George Vandel and his German wirehair Thena with a rooster

I think we ended up shooting 14 roosters. We could have had a few more with better shooting, although we did OK. We also could have had more if we’d hunted more.

I mean, actually hunted.

If you figure it out — as Larry and Terry Mayes did — we spent about 2 1/2 hours hunting pheasants.

Golly, folks, it was a day that Tony Dean would have loved

The rest of the day was spent talking and eating donuts (the Wall Drug spelling for the Wall Drug kind) and drinking coffee or tea, before the hunt. Then we stopped, as we always do, periodically during the hunt to water the dogs and ourselves, to praise and prod and evaluate each other’s shooting and, for some of us, to eat another half of a Wall Drug donut, or two.

During breaks in the hunt, tall tales are told
Kevin Woster
During breaks in the hunt, tall tales are told

Then we quit hunting several hours before legal shooting hours end at sundown, as we always do. That gives us plenty of time for the chili and the chatter, to thank Nick and Mary Jo, and for people to make the drive home.

“Based on the birds we shot for the time we hunted, if we’d hunted a full day, we’d have gotten our limit,” Terry Mayes said Tuesday morning, as he and Larry and I sat and considered the hunt over cups of steaming chai tea at a downtown Rapid City bistro.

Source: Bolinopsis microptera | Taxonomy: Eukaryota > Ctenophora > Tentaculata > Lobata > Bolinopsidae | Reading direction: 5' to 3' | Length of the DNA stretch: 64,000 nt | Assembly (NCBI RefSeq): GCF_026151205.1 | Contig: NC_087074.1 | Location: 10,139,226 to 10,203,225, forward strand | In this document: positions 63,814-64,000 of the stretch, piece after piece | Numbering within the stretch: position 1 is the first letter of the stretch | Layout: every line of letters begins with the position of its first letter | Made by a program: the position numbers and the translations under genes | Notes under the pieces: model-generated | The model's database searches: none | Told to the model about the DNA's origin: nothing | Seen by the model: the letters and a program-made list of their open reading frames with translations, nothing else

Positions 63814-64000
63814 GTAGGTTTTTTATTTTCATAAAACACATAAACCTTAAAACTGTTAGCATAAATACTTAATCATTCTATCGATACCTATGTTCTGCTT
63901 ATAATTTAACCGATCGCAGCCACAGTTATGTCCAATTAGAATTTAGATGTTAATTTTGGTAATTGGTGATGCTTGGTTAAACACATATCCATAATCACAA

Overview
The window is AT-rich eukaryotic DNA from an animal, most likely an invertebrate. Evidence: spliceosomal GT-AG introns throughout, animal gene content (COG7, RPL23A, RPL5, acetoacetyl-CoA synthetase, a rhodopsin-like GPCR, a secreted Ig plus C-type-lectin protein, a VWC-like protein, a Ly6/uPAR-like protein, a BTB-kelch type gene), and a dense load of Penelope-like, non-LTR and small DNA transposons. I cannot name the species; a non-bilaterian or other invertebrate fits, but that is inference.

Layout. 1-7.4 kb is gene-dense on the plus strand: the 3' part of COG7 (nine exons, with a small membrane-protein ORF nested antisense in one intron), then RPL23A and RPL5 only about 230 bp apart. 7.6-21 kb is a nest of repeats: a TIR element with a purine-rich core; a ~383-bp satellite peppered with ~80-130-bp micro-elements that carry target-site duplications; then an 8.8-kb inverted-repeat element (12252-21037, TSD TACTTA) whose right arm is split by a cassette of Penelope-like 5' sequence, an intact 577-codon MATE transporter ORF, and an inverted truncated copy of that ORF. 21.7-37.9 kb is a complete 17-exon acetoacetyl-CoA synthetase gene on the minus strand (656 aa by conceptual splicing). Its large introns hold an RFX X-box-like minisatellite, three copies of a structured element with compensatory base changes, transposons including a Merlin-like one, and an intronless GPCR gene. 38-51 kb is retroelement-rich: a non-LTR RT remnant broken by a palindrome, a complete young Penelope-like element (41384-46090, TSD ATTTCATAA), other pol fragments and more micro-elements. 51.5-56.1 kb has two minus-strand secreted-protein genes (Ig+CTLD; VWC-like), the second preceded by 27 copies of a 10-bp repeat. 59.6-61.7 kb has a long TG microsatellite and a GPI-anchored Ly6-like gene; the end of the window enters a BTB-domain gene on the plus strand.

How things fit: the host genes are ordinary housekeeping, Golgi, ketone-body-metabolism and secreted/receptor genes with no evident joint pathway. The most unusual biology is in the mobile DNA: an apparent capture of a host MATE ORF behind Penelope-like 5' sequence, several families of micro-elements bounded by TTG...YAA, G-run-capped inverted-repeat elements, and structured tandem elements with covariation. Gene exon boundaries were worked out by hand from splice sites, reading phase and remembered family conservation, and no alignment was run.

We agreed that it as another great Mount Blogmore Hunt, made all the better because we had missed it for three previous years.

Terry and Larry and I are pretty good examples of what the hunt is all about. They’re pretty conservative. And I’m, well, not.

John Cooper talks wildlife with Congressman Dusty Johnson
Kevin Woster
John Cooper talks wildlife with Congressman Dusty Johnson

Yet we meet for chai tea almost every week, to agree and not agree, politely, on points of politics, to talk hunting and fishing, history and religion, local and state government and the state of the world.

And once a year, we gather at the Nemec farm with other carefully chosen guests of diverse political experiences and personal lives, to share a common love and a powerful outdoor bond.

And the pheasants we actually bag? Well, as Tony Dean might say, “Aw shucks, folks, they’re just a bonus.”

Click here to access the archive of Woster's past work for SDPB.